Jantar Mantar Built by Jai Singh Jantar Mantar is home to the largest sundial in the world (erm, make that 27m high) and astronomical calendars and instruments that could confuse the daylights out of Confucius himself. If it is not impressive enough that the largest sundial is accurate to within two seconds, then pause to consider that this was constructed in the 1730’s.
“Kingfisher” And I ain’t talking about the bird. A refreshing lager if ever there was one.
“Laundry” In the event that you do not have access to a washing machine Indian laundry seems to be predominantly done by a Dhobi Wallah. The Dhobi Wallah will take your clothes by the sack full down to the river bank and then give it a thorough going over, soaping it, pummelling it and thrashing it down on a slab of stone to get the dirt out. It is then rinsed (back in the river) and hung out to dry. The clothes are then returned clean, but one arm of your favourite T shirt may be longer that the other and for the ladies your revealing neckline may possibly display your new navel piercing.

“Mosquitoes” I would be lying if I said that the mosquitoes here were the size of horses. However if I said they were the size of Shetland Ponies then this would not be too far from that thing called Truth. At a mere five foot I am surprised that Nipun has not been hauled away in the night and discovered sucked dry by some river bank, wilted, Rusk like and sapped of all blood. As for myself, well they would have too much of a time lifting my beer belly.
“Noise” I remember reading a story about a lady who moved from India to central London. In her tale she wrote about how very quiet London was at night. “Balderdash” I exclaimed. “We have buses, thousands of people, overland trains, lager louts!” Now I know what she meant. London is like a sepulchre in it’s deafening silence when put alongside India.

“Odours” Some good (the food, ahhhhh, the food!) and some not so good (railway stations, certain street corners and the man who made my breakfast in Agra (see “Blaggers”).My nostrils have been constantly assaulted with new smells.

“Paradoxical” India can be Paradise and it can be hell. All in the same breath. For example, on our plush, all inclusive Rs4 000 a day houseboat we went past a young village girl washing her teeth in the river. She did not have a tooth brush, she was using her index finger in it’s place. The water she used was no doubt thick with soap, washing liquid and diesel from all the vessels. And around the bay, no more than a ten minute slow cruise away was a five star resort. Being from the third world I did not think I would notice or really be effected by little things like this. But they are impossible not to see and reflect upon.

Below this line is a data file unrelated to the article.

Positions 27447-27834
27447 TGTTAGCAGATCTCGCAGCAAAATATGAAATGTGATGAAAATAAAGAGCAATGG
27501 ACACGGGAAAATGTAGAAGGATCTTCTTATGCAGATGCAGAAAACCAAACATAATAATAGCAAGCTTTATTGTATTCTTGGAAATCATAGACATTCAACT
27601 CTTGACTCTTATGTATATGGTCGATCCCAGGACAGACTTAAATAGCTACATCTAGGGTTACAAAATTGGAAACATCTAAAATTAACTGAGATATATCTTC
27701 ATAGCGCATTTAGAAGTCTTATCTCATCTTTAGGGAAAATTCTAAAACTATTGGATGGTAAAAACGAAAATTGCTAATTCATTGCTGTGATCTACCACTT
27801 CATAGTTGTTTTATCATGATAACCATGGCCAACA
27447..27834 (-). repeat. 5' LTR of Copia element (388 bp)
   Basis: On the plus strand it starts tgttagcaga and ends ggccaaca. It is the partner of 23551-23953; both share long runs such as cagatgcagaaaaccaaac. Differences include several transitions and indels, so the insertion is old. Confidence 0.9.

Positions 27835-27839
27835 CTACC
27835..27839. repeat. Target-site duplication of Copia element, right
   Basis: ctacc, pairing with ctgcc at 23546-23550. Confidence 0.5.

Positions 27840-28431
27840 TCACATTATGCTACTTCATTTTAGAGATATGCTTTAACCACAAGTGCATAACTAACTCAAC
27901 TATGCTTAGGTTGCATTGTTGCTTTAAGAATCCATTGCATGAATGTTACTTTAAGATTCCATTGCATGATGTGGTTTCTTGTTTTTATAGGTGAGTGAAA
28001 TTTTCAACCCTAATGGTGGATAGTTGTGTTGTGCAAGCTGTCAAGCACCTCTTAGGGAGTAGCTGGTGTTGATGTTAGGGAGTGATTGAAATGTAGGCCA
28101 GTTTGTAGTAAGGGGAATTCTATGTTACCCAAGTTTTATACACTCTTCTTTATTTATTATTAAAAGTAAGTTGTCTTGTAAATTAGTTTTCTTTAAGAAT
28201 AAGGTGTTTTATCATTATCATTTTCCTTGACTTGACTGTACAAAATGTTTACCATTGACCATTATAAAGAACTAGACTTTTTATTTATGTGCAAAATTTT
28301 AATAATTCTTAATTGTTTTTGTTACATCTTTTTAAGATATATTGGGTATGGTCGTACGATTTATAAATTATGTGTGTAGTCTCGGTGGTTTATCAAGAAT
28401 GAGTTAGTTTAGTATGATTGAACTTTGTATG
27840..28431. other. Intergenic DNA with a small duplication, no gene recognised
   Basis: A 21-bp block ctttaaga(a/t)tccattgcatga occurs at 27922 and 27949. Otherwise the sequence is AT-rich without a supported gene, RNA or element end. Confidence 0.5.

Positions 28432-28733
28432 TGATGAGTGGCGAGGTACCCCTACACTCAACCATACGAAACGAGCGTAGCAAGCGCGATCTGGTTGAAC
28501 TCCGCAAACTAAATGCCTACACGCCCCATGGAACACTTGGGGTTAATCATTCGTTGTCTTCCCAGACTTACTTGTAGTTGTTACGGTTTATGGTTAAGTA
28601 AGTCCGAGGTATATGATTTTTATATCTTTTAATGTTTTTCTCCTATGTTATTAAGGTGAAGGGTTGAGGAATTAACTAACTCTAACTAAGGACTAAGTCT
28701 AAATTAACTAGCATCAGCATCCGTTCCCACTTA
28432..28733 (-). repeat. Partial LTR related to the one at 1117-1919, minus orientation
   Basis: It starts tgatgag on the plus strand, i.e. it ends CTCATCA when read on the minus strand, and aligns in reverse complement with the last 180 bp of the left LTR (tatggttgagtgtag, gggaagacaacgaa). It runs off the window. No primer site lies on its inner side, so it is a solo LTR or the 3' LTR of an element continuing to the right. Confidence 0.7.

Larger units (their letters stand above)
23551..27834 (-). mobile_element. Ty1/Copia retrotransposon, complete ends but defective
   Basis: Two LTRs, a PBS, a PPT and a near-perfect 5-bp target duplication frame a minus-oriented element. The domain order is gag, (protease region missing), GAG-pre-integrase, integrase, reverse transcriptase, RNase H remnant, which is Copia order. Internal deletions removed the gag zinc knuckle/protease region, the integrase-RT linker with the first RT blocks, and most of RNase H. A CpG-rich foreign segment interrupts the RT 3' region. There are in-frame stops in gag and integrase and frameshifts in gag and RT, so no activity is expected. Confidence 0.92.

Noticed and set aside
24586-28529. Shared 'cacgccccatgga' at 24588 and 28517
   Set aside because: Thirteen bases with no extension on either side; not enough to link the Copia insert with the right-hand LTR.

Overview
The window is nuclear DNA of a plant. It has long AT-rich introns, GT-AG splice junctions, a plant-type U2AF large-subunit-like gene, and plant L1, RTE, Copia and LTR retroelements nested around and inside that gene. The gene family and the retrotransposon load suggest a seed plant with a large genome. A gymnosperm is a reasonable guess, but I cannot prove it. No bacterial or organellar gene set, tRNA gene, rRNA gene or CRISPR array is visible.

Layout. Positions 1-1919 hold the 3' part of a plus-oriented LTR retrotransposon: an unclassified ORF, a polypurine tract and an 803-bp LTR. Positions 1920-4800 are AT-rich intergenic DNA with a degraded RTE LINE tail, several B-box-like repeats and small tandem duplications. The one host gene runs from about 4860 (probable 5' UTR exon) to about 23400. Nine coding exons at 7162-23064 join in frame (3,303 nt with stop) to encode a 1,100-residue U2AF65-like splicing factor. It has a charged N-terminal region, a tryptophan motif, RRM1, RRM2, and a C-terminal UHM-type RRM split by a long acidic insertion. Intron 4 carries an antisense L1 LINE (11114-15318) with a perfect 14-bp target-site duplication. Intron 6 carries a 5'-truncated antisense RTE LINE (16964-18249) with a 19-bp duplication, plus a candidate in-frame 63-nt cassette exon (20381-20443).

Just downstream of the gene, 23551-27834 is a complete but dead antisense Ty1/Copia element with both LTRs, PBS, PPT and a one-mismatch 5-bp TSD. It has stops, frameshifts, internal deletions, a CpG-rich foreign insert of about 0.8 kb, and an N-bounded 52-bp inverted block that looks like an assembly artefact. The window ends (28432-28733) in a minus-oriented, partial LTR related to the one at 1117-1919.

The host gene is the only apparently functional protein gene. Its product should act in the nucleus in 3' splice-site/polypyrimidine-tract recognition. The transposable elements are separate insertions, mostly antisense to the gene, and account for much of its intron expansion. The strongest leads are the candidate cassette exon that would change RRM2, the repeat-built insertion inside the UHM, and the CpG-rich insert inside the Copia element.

“Quinine” Did I mention the mosquitoes? Alas some carry a horrible little disease called Malaria. Malaria is generally prevented by taking tablets that contain Quinine. I am allergic to Quinine, which is wretchedly inconvenient for anyone that likes Gin and Tonic. Or for that matter anyone who should be taking malaria tablets. True there are other medications that are available. True, I should have taken these. Laugh now cry later?

“Rough Guide” Apparently I should have bought the Lonely Planet. My ear has been bent on this point several times now.



“STD” A phone box, for international calls home. Sadly I have not had much luck with the lines between India and Zimbabwe and I suspect that my family thinks I have fallen off the end of the world. Or caught Malaria.






“Temples” And what wondrous temples they are. Alas our Eurocentric history at school in Africa never mentioned that there was much in the way of history and culture outside Europe. The temples, monuments, forts and buildings that we have seen along our journey have been magnificent.
“Unpredictable” India is nothing if not unpredictable. This specifically includes travelling.

"Vibrant” From the clothing to the temples to the country side there is such an array of colour and life. The vibrancy is not just restricted to colours either, the animation with which people talk and interact is fantastic.

"Whisky” Especially big in the Punjab. Chivas Regal tends to be the poison of choice, though is restricted to the more discerning and valued guest. For example, if you arrive at someone’s house and they crack open a bottle of Bells then you know that you are not imposing, but don’t settle too deeply into that leather couch. On the other hand if the Chivas is uncapped then make yourself at home. For a long, long time.